Blupete's Biography Page

Early Nova Scotians:

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La Corne, Louis (1703-1761):
The French officer second in command to Villiers who led 300 Canadians and Indians in a winter attack overland from the Isthmus of Chignecto to catch the New Englanders under Arthur Noble napping at Grand Pre during February 1747. (More)
La Ronde, Denys de, Louis (1675-1741):
Another of the Denys family (a family which was to have a great influence on developments in Acadia in at least three of its generations), La Ronde was a commissioned French naval officer, who, among many of his achievements, was instrumental in the selection of site for the fortress on Ile Royale, Louisbourg in 1713. (More)
La Tour, Charles (1595-c.1665):
Charles La Tour was the son of Claude De Saint-etienne de La Tour. Both father and son played prominent roles in the early developments of Acadia: the son more so than the father. (More)
La Tour, Claude (c.1570-1636+):
See page on Claude's son, Charles La Tour.
Lawrence, Charles (1709-1760):
The English governor of Nova Scotia at the time the Acadians were deported during the years 1755-60. (More)
Le Borgne, Alexandre (1640-1693):
The son of Emmanuel. (More)
Le Borgne, Emmanuel (1610-1675):
The father of Alexandre. (More)
Legge, Francis (c.1719-1783):
Legge was the governor of Nova Scotia, 1773-6. Legge upon his arrival proceeded to quarrel with all to whom he came in contact. His mission was to cut away unnecessary expenses; in his efforts to do so he proved himself a tyro. Legge's opponents piled up and certain of them had considerable power back in London. In 1776, Legge was ordered home. (More)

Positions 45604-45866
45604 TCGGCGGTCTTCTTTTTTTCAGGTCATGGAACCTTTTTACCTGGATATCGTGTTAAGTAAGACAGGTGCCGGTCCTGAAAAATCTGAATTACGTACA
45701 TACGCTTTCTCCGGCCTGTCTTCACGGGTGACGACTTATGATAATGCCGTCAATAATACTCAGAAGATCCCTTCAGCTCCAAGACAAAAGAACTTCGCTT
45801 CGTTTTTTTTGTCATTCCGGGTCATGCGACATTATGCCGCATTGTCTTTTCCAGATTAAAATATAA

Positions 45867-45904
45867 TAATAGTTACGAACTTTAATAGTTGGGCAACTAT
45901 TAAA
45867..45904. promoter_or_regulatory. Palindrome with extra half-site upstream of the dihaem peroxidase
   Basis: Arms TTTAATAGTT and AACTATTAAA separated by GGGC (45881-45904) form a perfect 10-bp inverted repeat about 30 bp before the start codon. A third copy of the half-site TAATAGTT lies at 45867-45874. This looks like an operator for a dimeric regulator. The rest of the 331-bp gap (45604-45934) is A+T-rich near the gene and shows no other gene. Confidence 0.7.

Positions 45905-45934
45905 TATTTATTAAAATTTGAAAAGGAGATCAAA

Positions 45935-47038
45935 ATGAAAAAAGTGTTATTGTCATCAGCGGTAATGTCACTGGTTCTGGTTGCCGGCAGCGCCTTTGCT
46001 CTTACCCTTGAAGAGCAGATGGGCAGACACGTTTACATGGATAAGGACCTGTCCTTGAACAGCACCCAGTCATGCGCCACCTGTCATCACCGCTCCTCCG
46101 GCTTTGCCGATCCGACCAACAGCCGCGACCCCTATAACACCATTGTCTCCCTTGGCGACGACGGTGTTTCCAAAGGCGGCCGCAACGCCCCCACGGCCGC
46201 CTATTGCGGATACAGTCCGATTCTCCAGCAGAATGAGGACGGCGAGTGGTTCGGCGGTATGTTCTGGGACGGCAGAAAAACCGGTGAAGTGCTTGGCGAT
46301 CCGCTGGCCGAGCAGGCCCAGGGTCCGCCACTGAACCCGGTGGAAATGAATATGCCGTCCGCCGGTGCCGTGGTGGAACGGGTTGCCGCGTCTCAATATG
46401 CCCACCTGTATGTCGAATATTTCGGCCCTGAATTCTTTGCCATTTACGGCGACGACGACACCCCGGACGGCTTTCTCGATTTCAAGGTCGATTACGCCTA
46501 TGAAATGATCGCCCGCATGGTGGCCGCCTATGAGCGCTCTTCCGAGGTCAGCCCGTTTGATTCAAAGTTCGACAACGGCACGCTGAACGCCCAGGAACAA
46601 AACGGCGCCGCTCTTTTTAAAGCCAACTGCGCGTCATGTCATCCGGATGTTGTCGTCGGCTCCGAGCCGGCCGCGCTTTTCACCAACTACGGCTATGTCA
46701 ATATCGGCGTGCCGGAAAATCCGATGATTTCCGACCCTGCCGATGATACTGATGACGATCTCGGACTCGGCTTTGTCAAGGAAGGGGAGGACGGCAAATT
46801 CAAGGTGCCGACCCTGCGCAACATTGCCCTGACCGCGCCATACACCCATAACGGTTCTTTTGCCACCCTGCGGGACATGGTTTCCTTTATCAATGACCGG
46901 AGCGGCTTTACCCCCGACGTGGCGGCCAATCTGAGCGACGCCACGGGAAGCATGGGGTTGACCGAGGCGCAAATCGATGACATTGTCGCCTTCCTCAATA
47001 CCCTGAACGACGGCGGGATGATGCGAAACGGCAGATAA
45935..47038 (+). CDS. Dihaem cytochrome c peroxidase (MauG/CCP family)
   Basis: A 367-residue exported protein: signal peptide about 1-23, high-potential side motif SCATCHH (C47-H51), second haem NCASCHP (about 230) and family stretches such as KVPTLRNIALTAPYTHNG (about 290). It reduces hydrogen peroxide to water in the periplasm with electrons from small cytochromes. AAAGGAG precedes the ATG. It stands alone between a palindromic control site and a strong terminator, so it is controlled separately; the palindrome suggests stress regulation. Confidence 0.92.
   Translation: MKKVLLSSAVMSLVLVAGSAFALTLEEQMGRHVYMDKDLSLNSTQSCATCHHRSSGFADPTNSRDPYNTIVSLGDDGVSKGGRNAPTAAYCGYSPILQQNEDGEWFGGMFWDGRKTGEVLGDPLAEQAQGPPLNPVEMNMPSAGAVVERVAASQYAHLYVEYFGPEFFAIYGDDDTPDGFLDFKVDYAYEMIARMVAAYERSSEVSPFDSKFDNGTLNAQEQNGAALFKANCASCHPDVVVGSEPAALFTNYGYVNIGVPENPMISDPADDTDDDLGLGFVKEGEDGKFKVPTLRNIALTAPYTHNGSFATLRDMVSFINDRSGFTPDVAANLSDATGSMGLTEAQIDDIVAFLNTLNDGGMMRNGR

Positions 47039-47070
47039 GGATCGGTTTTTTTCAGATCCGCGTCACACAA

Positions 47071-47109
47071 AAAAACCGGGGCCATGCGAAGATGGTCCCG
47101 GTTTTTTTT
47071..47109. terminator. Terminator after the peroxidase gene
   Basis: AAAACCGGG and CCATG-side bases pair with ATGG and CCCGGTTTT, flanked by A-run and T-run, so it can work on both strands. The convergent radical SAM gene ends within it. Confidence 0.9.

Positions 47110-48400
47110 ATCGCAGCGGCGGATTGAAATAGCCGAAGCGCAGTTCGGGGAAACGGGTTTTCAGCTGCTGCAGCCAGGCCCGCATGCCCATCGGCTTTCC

L'Escarbot, Marc: (1570-1629+):
The first historian of Acadia. (More)
Liverpool, Robert Banks Jenkinson, Earl of (1770-1828):
Liverpool served as Foreign Secretary (1801-3), Home Secretary (1804-6, 1807-9), and Secretary for War and the Colonies (1809-12) before becoming Prime Minister in 1812. Liverpool succeeded Perceval who was assassinated in the lobby of the House of Commons on May 11th, 1812. Liverpool had the good sense to speak plainly and not too often which is a fact which likely led to his long tenure (1812-27). Lord Castlereagh with Lord Liverpool's elevation became the Foreign Secretary.
Loppinot, Jean-Chrysostome (1680-?):
Clerk of the Court and King's Attorney at Port Royal, Placentia and Louisbourg. (More)
Loudoun, Lord, John Campbell, Fourth Earl of ... (1705-82):
Lord Loudoun was appointed to be the commander in chief of the English forces in North America during the years 1756-7. In 1757, he was put in charge of an intended invasion of Louisbourg. Then receiving disquieting intelligence about the strength of the French at Louisbourg, Loudoun called off the attack and returned to New York without making any attempt. At the beginning of 1758, Loudoun was to be replaced by Amherst. (More)
Loutre, Le (1709-1772):
He was known as "Moses" to the French (this, because he fancied himself to be leading the Acadians to the promised land); and to the settlers at Halifax he was known as Monsieur De Luther, the evil priest with mystical powers. However one might want to describe "Le Loutre," he was, there could be no dispute, a major player in the French/English struggle for Nova Scotia, a drama, the crescendo of which unfolded in the history of Nova Scotia between the years 1738 to 1755. (More)

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[The Lion & The Lily -- Book 1 (1500-1763)]
[Settlement, Revolution & War -- Book 2 (1760-1815)]
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Peter Landry
2012 (2020)